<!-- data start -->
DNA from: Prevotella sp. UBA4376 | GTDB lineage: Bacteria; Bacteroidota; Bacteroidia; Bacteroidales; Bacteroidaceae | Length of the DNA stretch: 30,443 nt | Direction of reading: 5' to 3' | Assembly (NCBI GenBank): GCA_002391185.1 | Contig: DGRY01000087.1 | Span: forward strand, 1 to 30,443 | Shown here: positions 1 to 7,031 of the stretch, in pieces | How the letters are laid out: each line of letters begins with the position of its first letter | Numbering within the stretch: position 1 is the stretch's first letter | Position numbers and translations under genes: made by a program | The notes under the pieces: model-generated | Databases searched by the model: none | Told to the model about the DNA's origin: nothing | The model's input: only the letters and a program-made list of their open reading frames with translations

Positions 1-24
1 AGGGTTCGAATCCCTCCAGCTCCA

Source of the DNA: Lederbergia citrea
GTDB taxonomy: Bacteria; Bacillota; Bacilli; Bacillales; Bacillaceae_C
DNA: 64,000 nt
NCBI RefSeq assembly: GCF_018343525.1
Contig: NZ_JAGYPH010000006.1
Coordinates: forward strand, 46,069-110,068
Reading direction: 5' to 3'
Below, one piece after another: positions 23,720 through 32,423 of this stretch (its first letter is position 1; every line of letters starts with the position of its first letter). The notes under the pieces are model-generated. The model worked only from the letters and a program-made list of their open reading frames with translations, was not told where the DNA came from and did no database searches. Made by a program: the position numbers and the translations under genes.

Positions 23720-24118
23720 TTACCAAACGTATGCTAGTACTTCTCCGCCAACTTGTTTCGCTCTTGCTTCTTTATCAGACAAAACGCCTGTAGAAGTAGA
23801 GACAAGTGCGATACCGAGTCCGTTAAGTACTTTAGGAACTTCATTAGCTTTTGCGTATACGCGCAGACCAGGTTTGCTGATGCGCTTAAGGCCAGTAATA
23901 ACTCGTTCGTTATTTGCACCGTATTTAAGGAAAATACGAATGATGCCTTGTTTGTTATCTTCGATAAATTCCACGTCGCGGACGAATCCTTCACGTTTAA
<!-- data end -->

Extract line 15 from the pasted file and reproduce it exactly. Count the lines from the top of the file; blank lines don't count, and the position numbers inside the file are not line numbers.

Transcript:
23901 ACTCGTTCGTTATTTGCACCGTATTTAAGGAAAATACGAATGATGCCTTGTTTGTTATCTTCGATAAATTCCACGTCGCGGACGAATCCTTCACGTTTAA